What is fungal nail infection?
Fungal infections of toenails and fingernails (also known as onychomycosis, or tinea of the nails) can cause nails to develop patches of white, black or yellow discolouration.1–3 Around 10% of the general population suffers from fungal nail infections, but this increases with age to 50% in those over 70 years of age.1
Mild fungal nail infections do not usually cause pain or discomfort. If you experience pain or discomfort in the area you should see your doctor.4
What causes fungal nail infection?
Fungal infections of the nail are most commonly caused by dermatophytes (a type of fungus).1,3 Although not as common, fungal nail infections can also be caused by other types of fungi (e.g. yeasts). When a fungal nail infection is caused by a dermatophyte, the condition is specifically known as tinea unguium.3
What Are the Signs of Fingernail Infection?
Fungal nail infections can present in many different ways depending on the spread and cause of the infection.3
Mild fungal infections of toenails and fingernails cause discolouration of the nail. Hallmarks of fungal infections are the nail becoming crumbly and forming distinctive yellow spikes.3 Toenails are around seven times more likely to be affected than fingernails due to slower nail growth, less blood supply, and the amount of time spent in dark and moist environments .1,3 Fungal infections may affect only a single nail or, in extreme cases, all nails.1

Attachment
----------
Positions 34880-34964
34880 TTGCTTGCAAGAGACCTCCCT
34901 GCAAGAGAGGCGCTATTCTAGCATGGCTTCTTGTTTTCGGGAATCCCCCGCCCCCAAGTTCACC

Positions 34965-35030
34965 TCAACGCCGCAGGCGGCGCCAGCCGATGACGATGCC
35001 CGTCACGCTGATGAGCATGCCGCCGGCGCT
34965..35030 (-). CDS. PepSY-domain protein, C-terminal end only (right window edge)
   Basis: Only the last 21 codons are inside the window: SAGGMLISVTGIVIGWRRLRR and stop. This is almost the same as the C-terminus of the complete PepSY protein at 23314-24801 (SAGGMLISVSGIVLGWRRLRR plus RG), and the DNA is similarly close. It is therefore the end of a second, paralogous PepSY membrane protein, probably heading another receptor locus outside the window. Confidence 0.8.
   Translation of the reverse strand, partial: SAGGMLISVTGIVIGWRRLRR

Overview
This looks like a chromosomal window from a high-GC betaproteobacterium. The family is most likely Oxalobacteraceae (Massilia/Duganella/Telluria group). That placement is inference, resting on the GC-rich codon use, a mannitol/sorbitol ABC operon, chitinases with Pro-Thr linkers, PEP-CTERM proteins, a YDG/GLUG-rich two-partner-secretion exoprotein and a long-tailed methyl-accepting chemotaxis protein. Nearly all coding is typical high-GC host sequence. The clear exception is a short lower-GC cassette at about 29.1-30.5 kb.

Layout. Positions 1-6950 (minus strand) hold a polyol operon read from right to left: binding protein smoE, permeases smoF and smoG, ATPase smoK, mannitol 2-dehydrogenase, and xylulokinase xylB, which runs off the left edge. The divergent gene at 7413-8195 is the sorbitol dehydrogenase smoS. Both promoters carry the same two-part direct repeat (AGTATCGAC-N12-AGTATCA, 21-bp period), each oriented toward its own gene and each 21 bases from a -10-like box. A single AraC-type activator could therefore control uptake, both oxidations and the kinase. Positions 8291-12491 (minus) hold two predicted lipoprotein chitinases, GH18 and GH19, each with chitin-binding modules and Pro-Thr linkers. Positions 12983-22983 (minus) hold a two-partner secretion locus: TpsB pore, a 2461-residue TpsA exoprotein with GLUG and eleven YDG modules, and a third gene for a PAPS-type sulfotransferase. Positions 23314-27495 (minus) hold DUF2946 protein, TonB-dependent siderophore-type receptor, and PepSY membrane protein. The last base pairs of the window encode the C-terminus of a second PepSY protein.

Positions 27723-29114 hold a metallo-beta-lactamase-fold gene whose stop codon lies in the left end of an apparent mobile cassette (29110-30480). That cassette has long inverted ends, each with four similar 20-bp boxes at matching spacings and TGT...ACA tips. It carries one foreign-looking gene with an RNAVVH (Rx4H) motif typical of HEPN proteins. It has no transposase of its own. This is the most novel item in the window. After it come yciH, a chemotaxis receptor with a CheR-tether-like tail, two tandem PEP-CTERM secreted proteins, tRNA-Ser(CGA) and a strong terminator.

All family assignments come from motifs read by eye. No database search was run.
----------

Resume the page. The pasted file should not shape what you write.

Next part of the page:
There’s a wide range of symptoms associated with fungal nail infections. Here’s a few:5
- Nails start to lift away from the nail bed
- Nails get thicker or crumbly
- Flaking or pitting on the surface of the nail.
How are Fungal Nail Infections Treated?
There are a range of oral (taken by mouth) and topical (applied directly to the nail) treatments available. Treatments depend on the severity of the infection.1
Topical treatments can be used for mild infections2 and include nail lacquers applied daily to affected nails for several weeks to months.
What are the solutions for fungal nail infection?
Topical treatments are an option for mild fungal nail infections.3
If you experience symptoms beyond those described above or you are concerned about your nail infection, speak to your doctor.4
Prevention of fungal infection
Wear shoes that are well-fitting and breathable3
Don’t share towels.5
Wear protective footwear at public swimming pools and communal showers.3
Optimising your general foot health
A simple maintenance routine is the best way of keeping your feet healthy and odour-free.
Daily care: A pharmacist, doctor or podiatrist can advise on a daily care routine.
Footwear: Ensure that your shoes fit properly (both in width and length) and are right for your activity
Appearance: Check the appearance of your feet regularly for any changes.
Movement and flexibility: Check that you can move your feet easily, without discomfort; some simple stretches may help
Referral: Speak with your pharmacist or podiatrist if you have any concerns
Always read the label. Follow the directions for use. If symptoms persist, talk to your health
1. Westerberg, DP and Voyack, MJ (2013) Onychomycosis- Current Trends in Diagnosis and Treatment. Am Fam Physician 88(11):762-770.
2. Botek, G. (2003) Fungal nail infection: Assessing the new treatment options. Cleveland Clinic
Journal of Medicine 70(2): 110-118.
3. Eisman, S. and Sinclair, R. (2014) Fungal Nail Infection: diagnosis and management. BMJ 348:g1800.
4. Therapeutic Guidelines. Nail disorders. Available at: https://tgldcdp.tg.org.au/viewTopic?topicfile=naildisorders&guidelineName=Dermatology#toc_d1e257 (accessed 6 July 2020).
5. Better Health Channel. Nails – fingernail and toenail problems. Available at: https://www.betterhealth.vic.gov.au/health/ConditionsAndTreatments/nails-fingernail-andtoenail-problems (accessed 6 July 2020).